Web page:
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SOLID Coding Principles

Jul 11, 2024
Owen Schacherer

SOLID is a mnemonic Object-Oriented Design acronym, introduced by Robert C. Martin, in the year 2000 in Design Principles and Design Patterns, representing coding principles used to produce implementations with reduced tight coupling. The five SOLID coding principles are the Single Responsibility, Open-Closed, Liskov’s Substitution, Interface Segregation, and Dependency Inversion Principles. Other examples of mnemonic Object-Oriented Design acronyms include KISS, GRASP, YAGNI, SOC and DRY. However, they lie outside the scope of this work.

What is Object-Oriented Design (OOD)?

Object-Oriented Design (OOD) is a method used to plan systems of objects and their interaction to solve software problems. Undergoing this process can help to build understandable, flexible, scalable, maintainable, and reusable code.

What is Coupling?

Coupling is the degree of direct knowledge one module has of another. Tight Coupling of modules refers to their high level of interdependence. If two modules are tightly coupled, when one is changed the one may have to as well. Loose Coupling of modules refers to low level of interdependence and high level of independence. If two modules are loosely coupled, the changing of one has little to no impact on the changing of the other. The creation of loosely coupled modules in a system enables the reduction of maintenance and modification costs via flexibility, modularity, scalability, encapsulation, code quality, parallel development, and testability.


Single Responsibility Principle (SRP)

The Single Responsibility Principle (SRP) states that all classes, modules, and functions should only have one reason to change. Therefore, it should only do one thing, perform one job, or have one responsibility. Along with the benefits of loose coupling mentioned previously, this principle will reduce the complexity of a system. For an example of violating the SRP, imagine a Door. A Door can be opened or closed, therefore, it should only know if it is opened or closed. When this Door class was implemented, methods open() and close() were given to it. This implies the Door knows how to close or open itself. To open or close a Door is the responsibility of the person or thing using it, not the Door. Hence, the SRP has been violated.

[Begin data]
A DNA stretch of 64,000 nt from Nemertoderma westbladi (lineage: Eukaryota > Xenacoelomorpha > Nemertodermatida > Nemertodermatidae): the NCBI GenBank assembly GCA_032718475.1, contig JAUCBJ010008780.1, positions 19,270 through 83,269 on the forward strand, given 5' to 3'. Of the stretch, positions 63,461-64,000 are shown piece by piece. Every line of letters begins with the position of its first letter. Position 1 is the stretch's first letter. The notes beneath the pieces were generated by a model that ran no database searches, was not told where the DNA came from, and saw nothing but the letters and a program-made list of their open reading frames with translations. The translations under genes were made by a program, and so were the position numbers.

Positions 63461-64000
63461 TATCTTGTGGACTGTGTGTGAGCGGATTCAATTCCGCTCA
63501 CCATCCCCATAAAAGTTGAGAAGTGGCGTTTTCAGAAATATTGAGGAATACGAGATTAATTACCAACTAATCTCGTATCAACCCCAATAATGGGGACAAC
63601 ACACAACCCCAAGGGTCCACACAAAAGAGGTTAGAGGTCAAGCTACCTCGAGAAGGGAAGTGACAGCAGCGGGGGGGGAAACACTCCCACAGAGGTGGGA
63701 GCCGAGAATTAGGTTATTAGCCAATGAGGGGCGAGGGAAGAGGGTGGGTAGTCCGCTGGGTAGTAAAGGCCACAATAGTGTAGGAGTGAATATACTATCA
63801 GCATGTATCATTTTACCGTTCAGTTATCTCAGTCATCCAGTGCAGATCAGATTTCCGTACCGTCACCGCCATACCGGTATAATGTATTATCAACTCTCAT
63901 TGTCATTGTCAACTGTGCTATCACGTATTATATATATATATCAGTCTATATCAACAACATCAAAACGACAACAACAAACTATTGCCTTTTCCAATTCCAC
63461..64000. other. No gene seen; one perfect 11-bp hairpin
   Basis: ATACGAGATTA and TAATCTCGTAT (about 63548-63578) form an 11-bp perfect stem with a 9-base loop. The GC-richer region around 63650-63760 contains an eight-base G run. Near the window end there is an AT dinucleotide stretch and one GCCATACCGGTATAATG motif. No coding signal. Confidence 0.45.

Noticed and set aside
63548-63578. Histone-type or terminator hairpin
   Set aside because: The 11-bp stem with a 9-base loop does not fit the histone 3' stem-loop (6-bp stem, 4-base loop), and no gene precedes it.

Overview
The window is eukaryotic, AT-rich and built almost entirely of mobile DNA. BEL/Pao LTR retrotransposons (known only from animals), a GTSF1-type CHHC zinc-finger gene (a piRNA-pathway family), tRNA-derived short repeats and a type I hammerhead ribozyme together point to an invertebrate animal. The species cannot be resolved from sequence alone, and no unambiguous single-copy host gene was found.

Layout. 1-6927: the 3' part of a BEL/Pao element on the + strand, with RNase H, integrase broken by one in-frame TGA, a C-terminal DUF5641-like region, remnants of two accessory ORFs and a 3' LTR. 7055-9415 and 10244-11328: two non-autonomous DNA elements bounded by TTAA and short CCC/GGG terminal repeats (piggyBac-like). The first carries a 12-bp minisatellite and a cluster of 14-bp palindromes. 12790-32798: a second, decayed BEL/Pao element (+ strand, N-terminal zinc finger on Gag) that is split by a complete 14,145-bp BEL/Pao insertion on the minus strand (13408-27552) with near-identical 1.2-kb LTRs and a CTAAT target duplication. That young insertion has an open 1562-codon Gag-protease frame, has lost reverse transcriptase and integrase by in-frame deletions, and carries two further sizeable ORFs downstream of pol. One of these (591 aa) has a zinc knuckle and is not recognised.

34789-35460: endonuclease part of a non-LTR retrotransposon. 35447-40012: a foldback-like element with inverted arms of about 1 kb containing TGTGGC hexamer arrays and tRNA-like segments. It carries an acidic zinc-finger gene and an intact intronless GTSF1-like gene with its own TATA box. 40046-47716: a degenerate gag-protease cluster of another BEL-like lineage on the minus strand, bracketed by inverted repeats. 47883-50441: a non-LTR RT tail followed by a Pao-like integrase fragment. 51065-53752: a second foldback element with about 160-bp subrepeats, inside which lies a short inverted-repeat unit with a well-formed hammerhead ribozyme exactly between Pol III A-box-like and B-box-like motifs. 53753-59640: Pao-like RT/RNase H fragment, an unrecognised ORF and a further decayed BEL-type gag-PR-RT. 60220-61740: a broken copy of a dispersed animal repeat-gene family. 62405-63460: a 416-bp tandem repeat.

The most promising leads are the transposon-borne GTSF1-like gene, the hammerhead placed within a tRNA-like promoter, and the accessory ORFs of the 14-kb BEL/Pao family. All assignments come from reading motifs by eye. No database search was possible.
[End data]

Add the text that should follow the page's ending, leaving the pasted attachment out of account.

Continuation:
Open-Closed Principle (OCP)

The Open-Closed Principle (OCP) states that classes, modules, and functions are open for extension but closed for modification. Abiding by this principle implies the implementation can be extended without modifying existing source code. If new code is made that is not future proof and implies a change for expansion or extension, it will violate this principle. A very common way this principle is violated is through switch statements. If changes are made to the system that force an update to a switch statement, it is not future proof and violates the principle.

Liskov’s Substitution Principle (LSP)

Formulated by Barbara Liskov in 1987, the Liskov’s Substitution Principle or LSP implies that a subclass should be able to replace its superclass without changing the correctness of the program. Adhering to this principle ensures proper hierarchical structure, enhanced reliability and reusability. Overall, this will result in better designs and more efficient and effective testing. For example, take a Bird superclass that requires all birds to fly. Next, take a Penguin subclass of Bird. Penguins cannot fly and, therefore, it cannot substitute its superclass. Hence, LSP has been violated.

Interface Segregation Principle (ISP)

The Interface Segregation Principle, ICP, states that no client should be forced to implement an interface that it does not use, or clients should not be forced to depend on methods they do not use. By applying this principle, creations will be more loosely coupled and get the benefits as such. The above example of the Bird superclass and Penguin subclass also violates the Interface Segregation Principle.

Dependency Inversion Principle (DIP)

The Dependency Inversion Principle states that high-level modules should not depend on low-level modules and, instead, they should depend on abstractions. This principle enforces loose coupling. This can be identified when a class uses a plain class as a global variable instead of that plain class’s interface, even if it does not exist.


The SOLID coding principles can make a world of difference in the quality and cost of an object-oriented system. Whether you are an Architect, Developer, or Engineer, setting the SOLID coding principles as an enforced acceptance criteria of code review or refactoring will ensure that all additions to a system will gain the benefits of loose coupling.

About the author

Owen Schacherer

Software Consultant | USA
I am a Software engineering consultant within Sogeti with a passion for innovation, growth, object-oriented design, and artificial intelligence/machine learning.

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